• the offender’s obligations under the order and the Bail Act 1992; and
  • the consequences if the offender breaches the obligations.

As soon as practicable after the Court makes the Deferred Sentence Order, the Court must ensure that written notice of the order, together with a copy of the order, is given to the offender. The offender must also be given written notice of any bail conditions. For an offender under 18 years old, the notice and order must also be given to a parent or person with parental responsibility. However, failure to give notice does not invalidate the order.

Duration of order

A Deferred Sentence Order must not state a sentencing time that is more than 12 months after the day the order is made.

A deferred sentence order starts on the day it is made and ends at the sentencing time or, if the order is earlier cancelled by the Court under its powers of review, on the day the court cancels it.

What happens if I breach the order?

Section 124 of the Crimes (Sentencing) Act 2005 provides that a police officer may arrest an offender without a warrant if he or she believes, on reasonable grounds, that the offender has breached the offender’s deferred-sentence obligations.

The police officer must bring the offender before the sentencing court, or, if it is not sitting, a magistrate.

Section 125 provides that, if a judge or magistrate is satisfied by information on oath that there are reasonable grounds for suspecting that the offender has breached, or will breach, the offender’s deferred-sentence obligations, the judge or magistrate may issue a warrant for the offender’s arrest.

If a police officer arrests the offender under this section, the police officer must, as soon as practicable, bring the offender before the sentencing court, or, if it is not sitting, a magistrate.

Court can review order

The sentencing Court may review the offender’s Deferred Sentence Order and/or bail at any time.

This can be done on the Court’s own initiative, or on application by the offender, Corrections or the DPP.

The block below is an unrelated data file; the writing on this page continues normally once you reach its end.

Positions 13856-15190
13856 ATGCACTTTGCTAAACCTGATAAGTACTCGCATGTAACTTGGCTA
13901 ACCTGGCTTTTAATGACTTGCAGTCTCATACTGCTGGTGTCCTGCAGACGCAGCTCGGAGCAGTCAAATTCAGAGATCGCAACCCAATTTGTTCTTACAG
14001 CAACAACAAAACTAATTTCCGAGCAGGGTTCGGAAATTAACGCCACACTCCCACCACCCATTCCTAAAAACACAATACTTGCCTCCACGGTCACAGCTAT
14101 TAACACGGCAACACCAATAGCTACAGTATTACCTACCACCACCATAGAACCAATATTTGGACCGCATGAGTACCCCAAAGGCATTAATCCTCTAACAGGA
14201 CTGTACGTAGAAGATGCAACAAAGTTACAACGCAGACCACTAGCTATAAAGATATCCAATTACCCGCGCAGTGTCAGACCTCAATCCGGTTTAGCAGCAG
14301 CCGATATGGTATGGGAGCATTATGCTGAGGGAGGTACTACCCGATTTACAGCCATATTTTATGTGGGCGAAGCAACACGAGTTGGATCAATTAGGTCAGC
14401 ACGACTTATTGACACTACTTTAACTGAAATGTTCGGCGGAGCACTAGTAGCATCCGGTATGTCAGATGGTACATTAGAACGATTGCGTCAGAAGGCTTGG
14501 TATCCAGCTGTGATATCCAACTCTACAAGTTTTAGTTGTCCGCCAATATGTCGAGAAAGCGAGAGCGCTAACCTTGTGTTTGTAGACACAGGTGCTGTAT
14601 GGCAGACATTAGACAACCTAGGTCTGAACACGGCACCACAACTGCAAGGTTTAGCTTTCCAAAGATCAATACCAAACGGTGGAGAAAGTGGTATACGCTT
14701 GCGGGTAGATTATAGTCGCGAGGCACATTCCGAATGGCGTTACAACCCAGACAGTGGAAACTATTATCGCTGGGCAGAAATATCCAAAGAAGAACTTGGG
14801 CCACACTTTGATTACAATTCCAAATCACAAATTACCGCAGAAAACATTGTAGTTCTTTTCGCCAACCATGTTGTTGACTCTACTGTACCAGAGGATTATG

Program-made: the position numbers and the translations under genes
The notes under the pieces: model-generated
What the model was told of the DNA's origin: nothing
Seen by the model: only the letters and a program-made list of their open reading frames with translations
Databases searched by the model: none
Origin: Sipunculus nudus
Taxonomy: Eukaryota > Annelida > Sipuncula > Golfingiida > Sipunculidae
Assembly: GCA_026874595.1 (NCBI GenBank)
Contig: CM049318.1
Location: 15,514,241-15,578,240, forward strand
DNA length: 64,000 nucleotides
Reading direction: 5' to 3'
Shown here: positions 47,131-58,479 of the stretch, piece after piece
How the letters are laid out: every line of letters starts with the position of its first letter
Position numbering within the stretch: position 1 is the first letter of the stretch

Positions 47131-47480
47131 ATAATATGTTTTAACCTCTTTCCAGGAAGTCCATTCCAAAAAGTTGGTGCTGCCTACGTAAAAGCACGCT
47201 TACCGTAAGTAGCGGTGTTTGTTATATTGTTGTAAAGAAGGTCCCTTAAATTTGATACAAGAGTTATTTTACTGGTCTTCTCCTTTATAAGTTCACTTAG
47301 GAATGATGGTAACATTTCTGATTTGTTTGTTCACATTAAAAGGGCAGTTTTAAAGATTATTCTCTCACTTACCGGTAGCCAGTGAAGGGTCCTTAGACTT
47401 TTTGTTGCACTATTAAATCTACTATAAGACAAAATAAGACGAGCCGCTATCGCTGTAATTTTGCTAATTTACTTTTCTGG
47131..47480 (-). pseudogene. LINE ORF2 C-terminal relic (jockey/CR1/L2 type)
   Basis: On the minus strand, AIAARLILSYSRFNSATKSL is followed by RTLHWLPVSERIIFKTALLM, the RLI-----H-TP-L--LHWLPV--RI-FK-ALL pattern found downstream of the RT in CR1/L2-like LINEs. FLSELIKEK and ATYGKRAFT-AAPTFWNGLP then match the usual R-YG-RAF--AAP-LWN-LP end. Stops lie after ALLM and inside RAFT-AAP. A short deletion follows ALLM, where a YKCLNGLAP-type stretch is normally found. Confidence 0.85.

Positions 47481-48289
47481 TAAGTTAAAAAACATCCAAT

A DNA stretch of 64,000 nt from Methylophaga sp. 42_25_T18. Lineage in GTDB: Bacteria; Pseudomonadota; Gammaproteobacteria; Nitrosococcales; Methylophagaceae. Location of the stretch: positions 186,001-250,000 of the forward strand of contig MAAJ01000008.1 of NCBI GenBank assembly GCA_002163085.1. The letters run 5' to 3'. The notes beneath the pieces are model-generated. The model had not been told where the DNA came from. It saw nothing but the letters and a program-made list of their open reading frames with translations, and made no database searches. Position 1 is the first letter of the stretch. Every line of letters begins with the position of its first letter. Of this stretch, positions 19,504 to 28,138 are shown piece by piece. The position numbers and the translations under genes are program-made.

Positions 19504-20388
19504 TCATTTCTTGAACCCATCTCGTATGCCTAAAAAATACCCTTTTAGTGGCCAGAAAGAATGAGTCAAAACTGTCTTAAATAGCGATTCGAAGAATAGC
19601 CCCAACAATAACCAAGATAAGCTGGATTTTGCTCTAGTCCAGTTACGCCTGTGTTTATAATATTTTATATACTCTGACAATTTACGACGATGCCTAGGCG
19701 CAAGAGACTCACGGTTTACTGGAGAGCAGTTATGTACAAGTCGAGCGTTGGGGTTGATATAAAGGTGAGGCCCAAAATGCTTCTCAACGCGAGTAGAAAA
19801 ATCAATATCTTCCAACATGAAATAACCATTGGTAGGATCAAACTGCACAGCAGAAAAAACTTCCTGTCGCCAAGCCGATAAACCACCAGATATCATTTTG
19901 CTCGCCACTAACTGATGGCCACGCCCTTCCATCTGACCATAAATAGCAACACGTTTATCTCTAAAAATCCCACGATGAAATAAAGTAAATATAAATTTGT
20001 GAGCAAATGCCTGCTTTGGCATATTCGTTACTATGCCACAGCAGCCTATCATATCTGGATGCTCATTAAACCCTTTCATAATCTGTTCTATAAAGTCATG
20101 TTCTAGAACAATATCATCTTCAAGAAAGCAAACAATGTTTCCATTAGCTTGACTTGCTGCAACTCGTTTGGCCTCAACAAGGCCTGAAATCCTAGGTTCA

Section 127 of the Crimes (Sentencing) Act provides that the sentencing Court must give a written notice of a proposed review of the offender’s Deferred Sentence Order to the offender, Corrections and the DPP.

The notice must set out the reasons for the review and the time and place fixed for the review.

Court’s powers on review – amendment and cancellation

After reviewing the offender’s Deferred Sentence Order, the sentencing Court may do any of:

  • take no further action;
  • give the offender a warning about the need to comply with the offender’s deferred-sentence obligations (including any bail conditions);
  • amend any of the order’s conditions;
  • cancel the order if the offender has applied for its cancellation or if the Court is satisfied that the offender has breached the offender’s deferred-sentence obligations.

If the Court amends the conditions of a Deferred Sentence Order, it must record its reasons for the decision. The amendment order must state when it takes effect, which is the date when the sentencing court gives the offender written notice of the amendment order or, if a later date of effect is stated in the amendment order, the date stated.

As soon as practicable after the Court makes the amendment order, it must ensure that written notice of the order, together with a copy of the order, is given to the offender, Corrections and the DPP. For an offender under 18 years old, the notice and order must also be given to a parent or person with parental responsibility, but failure to give notice does not invalidate the amendment order.

If the Court cancels an order, again it must record its reasons. The cancellation order takes effect on the day it is made. The same notice provisions apply.

Bail is automatically revoked on the making of the cancellation order and the Court must sentence the offender for all offences for which the court may sentence the offender, whether or not they are punishable by imprisonment.

What happens if my bail is revoked?

An offender’s Deferred Sentence Order is automatically cancelled if the offender’s bail in relation to which the order was made is revoked.

 

WHERE TO NEXT?

If you suspect that you may be under investigation, or if you have been charged with an offence, it is vital to get competent legal advice as early as possible. Our lawyers are highly specialised in criminal law and will be able to guide you through the process while dealing with the various authorities related to your matter.